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Merck & Co., Inc.

Letter from Tedd Jett to Jon Kessler

August 25, 1995

Mr. Jon Kessler
Office of Policy, Planning and Evaluation
United States Environmental Protection Agency
West Tower 1013, Mail Code 2111
401 M Street, SW
Washington, DC 20460

RE: Merck Project XL Application

Dear Mr. Kessler:

To supplement the information included in our August 4, 1995 Project XL application, Merck & Co., Inc. wishes to take this opportunity to clarify and expand on the initial submittal.

Avoiding increased risk

Merck recognizes that any plantwide emission cap negotiated in Project XL would require limits that provide reasonable assurance that increased risk to the environment or individuals does not result from the project. The project, as Merck currently envisions it, will likely involve interpollutant trading. A portion of the emission reductions achieved by the project would be reserved as credits for possible emission increases to accommodate the future growth of the Stonewall Plant. The reductions would be largely composed of SO2, NOx, HCl, and to a lesser extent VOCs while most future increases would likely be composed of VOCs. Since the relative risks of the various criteria pollutants are not well established, Merck recognizes that a trading plan that assures reduced risk will be difficult to define. Trading on a basis other than "pound for pound" would probably make sense for certain pollutants and is expected to be a subject of negotiation if Merck is selected to pursue a final project agreement.

Environmental benefits

The Merck project will provide environmental improvement both in terms of reduced human health risk as well as protection of the adjacent Class 1 area. For example, if a powerhouse emission reduction project is chosen, the environment will benefit by a reduction of hazardous air pollutants (hydrochloric acid and hydrogen fluoride), substantial decreases in SO2, and considerable NOx reductions. Since ground level ozone formation in rural areas is generally NOx limited, nearby NOx reductions might result in decreased ozone formation in the Class 1 area and elsewhere.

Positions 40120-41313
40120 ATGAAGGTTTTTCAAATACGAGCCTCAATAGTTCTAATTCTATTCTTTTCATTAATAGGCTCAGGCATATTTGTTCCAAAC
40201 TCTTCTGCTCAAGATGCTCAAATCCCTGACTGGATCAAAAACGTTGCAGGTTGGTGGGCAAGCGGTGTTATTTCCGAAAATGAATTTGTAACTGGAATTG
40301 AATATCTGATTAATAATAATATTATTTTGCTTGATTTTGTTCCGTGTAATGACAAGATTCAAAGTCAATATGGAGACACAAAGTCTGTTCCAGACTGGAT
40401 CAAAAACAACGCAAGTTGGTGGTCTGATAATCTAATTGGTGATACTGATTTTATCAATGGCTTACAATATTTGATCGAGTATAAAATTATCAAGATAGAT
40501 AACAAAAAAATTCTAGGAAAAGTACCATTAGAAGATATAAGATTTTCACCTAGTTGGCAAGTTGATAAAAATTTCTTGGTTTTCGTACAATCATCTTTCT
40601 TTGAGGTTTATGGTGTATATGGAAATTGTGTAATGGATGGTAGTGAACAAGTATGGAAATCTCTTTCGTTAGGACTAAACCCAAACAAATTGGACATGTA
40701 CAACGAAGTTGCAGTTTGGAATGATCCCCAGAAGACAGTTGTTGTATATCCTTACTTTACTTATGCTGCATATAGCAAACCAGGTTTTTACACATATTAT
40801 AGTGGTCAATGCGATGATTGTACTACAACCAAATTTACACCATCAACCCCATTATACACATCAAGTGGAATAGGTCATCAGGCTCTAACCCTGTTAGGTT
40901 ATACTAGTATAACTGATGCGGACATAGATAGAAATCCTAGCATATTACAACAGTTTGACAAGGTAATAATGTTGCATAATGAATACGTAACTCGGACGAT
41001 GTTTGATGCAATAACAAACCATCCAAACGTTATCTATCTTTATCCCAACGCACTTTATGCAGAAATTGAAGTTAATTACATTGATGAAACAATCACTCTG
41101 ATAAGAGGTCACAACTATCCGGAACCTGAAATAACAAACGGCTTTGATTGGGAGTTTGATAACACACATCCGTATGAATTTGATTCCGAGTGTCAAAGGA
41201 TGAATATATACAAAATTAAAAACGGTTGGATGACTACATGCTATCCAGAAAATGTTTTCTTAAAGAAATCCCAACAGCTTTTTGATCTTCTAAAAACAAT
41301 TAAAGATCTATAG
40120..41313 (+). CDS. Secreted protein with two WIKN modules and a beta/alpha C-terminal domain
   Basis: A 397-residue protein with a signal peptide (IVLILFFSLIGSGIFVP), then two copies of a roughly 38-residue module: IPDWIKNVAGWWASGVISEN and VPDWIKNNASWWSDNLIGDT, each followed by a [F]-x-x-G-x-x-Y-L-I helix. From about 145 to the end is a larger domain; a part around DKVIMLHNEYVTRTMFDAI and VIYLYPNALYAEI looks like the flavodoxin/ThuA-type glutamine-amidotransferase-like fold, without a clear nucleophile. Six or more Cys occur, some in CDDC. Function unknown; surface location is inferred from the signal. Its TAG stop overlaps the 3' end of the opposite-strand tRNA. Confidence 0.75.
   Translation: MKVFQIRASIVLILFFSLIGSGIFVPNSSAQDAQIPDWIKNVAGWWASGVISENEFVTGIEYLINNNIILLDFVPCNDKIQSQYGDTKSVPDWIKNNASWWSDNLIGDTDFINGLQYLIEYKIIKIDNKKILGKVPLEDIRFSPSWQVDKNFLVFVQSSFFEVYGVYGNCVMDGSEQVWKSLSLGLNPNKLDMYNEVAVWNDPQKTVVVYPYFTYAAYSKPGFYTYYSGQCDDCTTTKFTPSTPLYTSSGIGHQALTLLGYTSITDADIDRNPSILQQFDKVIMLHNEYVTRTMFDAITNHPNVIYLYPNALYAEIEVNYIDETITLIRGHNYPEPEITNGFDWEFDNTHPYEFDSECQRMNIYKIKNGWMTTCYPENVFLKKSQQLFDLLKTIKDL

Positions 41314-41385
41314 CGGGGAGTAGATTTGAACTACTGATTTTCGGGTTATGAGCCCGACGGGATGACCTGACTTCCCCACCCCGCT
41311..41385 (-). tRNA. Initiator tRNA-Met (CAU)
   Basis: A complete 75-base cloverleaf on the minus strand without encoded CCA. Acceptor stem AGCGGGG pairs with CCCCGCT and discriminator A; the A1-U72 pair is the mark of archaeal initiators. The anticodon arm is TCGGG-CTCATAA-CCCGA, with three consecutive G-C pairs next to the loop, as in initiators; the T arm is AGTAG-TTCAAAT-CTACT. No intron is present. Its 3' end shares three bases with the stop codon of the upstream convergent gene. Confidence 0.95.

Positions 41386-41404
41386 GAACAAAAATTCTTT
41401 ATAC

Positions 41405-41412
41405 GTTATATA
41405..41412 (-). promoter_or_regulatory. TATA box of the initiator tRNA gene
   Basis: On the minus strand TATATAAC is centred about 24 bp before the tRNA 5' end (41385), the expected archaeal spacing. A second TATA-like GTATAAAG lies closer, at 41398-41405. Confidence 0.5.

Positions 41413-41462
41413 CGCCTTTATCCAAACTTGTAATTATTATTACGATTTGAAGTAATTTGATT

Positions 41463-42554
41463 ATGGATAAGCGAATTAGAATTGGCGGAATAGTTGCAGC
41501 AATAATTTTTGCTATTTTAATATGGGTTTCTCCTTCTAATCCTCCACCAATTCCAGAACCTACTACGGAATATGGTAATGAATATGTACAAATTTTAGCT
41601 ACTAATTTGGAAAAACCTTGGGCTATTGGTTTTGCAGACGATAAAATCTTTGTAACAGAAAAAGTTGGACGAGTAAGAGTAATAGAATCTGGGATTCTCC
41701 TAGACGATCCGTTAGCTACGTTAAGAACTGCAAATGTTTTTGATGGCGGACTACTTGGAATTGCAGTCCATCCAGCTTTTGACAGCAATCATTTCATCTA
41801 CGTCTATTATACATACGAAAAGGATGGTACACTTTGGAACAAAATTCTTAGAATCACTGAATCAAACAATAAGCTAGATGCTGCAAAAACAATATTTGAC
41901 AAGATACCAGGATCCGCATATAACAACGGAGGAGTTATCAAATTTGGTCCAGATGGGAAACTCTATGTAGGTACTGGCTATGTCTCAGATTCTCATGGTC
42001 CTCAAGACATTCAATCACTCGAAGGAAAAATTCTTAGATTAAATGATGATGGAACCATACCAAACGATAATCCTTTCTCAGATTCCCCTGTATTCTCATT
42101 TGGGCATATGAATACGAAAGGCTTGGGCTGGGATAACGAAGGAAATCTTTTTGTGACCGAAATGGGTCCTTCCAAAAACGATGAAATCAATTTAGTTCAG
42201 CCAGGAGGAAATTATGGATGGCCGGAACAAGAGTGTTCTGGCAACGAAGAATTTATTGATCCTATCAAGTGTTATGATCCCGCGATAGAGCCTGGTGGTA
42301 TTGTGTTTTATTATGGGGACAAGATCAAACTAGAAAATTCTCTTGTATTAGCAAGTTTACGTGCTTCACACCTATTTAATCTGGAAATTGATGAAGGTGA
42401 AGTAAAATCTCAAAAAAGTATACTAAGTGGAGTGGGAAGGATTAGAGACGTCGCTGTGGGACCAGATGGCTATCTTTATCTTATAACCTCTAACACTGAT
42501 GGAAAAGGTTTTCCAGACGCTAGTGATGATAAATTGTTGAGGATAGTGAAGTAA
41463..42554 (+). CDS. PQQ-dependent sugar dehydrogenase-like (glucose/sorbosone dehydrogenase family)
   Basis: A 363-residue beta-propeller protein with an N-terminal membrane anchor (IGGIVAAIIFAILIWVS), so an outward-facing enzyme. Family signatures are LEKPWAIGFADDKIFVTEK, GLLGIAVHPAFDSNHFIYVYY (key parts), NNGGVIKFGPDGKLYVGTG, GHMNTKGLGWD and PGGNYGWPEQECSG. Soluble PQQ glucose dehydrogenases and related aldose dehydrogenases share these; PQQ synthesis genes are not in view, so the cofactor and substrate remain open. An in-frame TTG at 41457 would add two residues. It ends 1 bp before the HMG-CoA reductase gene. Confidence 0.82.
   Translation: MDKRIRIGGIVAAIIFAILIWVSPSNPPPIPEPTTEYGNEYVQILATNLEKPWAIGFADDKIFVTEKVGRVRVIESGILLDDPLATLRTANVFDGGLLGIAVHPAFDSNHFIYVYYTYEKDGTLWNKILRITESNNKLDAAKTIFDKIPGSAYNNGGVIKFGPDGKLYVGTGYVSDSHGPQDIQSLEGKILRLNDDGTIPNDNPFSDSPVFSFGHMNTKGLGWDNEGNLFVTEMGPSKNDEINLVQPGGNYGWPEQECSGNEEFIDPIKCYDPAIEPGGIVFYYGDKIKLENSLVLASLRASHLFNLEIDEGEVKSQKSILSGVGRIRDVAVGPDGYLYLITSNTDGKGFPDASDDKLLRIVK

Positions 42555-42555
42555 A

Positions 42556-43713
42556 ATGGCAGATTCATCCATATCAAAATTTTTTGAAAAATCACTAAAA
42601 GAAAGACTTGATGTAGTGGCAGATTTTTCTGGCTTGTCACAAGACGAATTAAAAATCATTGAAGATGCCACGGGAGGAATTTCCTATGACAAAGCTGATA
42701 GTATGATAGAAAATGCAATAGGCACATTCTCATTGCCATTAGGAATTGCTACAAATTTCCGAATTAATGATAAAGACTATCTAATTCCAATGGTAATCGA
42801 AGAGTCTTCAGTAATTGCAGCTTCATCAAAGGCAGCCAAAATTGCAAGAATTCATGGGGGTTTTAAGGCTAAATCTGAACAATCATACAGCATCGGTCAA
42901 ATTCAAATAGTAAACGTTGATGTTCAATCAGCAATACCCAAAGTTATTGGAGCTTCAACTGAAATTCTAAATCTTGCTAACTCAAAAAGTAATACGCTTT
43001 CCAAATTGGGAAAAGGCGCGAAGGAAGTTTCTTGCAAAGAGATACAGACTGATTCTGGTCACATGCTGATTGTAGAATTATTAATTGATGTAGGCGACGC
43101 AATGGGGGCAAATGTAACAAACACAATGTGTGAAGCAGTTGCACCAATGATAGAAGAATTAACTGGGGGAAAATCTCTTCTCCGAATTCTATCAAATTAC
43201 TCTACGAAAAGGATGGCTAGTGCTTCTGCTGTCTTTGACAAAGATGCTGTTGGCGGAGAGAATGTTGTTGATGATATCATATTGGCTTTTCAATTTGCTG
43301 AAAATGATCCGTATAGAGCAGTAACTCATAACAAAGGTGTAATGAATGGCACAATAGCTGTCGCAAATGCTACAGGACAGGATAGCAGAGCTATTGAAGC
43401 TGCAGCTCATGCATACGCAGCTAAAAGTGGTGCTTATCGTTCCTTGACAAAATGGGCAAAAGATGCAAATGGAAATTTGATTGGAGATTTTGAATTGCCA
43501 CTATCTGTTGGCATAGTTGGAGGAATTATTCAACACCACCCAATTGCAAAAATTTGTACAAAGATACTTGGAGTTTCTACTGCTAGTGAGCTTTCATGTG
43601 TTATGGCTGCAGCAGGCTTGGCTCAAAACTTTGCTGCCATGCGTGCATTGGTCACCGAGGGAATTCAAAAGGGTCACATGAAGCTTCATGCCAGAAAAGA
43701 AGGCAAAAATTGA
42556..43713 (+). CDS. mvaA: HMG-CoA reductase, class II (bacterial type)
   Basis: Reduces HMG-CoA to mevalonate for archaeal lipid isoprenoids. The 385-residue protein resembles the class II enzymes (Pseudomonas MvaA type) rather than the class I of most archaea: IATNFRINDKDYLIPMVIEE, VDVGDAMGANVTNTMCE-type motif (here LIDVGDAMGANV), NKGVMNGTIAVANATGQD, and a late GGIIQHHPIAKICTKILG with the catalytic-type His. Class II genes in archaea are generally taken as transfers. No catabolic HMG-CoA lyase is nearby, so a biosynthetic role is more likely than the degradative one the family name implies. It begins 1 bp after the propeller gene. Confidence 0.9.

Apart from emission reductions derived from pollution reduction projects, a plantwide emission cap could provide a regulatory mechanism to provide incentives for pollution prevention which will minimize actual emissions for the plant over the long term. We believe this approach is needed in an increasingly competitive worldwide market.


The baseline emissions for the project would be recent actual emissions during periods of representative production activities, and would be subject to negotiation. We would not mean to imply that 1987 TRI emissions would comprise a reasonable baseline. We would expect that the baseline would be subject to adjustment in the future to reflect new requirements, including the pharmaceutical MACT.


Merck understands the need for accountability in a project of this type, and would commit to establish monitoring and reporting protocols sufficient to provide high assurance that emission reductions are real and permanent and that any established cap is not exceeded.

Stakeholder support

The Merck project has received strong interest from the VADEQ and the National Park Service. Due to the benefits derived from emission reductions associated with the project and the anticipated enhanced economic viability of the Plant due to the increased operational flexibility afforded by a plantwide cap, we expect strong local support. A meeting with our local community advisory panel will be held in the near future to discuss our possible participation in Project XL.

I hope this letter will help to clarify our proposal. If I can provide any further clarification or additional information, please don't hesitate to contact me.


Tedd H. Jett, P.E.
Stonewall Plant Environmental Manager

cc: Steve Harper (by FAX)

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